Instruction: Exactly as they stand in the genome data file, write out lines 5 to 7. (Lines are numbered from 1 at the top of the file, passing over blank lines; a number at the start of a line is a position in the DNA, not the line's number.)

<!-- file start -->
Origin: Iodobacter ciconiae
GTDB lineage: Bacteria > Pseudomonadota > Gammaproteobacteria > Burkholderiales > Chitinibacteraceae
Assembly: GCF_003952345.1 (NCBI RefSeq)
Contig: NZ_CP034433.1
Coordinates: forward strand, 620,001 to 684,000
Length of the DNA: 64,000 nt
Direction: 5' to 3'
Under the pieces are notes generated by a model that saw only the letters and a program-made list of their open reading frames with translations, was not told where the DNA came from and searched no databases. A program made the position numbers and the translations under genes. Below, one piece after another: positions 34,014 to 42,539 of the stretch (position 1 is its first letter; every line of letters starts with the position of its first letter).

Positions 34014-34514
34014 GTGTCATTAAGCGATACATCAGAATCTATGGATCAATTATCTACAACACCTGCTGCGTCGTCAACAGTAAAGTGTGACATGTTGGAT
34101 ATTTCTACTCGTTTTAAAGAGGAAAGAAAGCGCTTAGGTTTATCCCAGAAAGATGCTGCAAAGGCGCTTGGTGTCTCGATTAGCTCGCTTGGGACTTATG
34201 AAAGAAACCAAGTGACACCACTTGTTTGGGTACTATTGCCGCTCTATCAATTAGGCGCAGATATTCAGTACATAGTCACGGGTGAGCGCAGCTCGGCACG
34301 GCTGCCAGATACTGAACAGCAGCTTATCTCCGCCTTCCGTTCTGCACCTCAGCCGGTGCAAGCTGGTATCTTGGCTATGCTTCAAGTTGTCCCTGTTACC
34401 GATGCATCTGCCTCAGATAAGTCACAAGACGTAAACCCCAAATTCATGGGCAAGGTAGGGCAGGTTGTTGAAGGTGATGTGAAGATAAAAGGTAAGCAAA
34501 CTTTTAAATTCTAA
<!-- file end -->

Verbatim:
Coordinates: forward strand, 620,001 to 684,000
Length of the DNA: 64,000 nt
Direction: 5' to 3'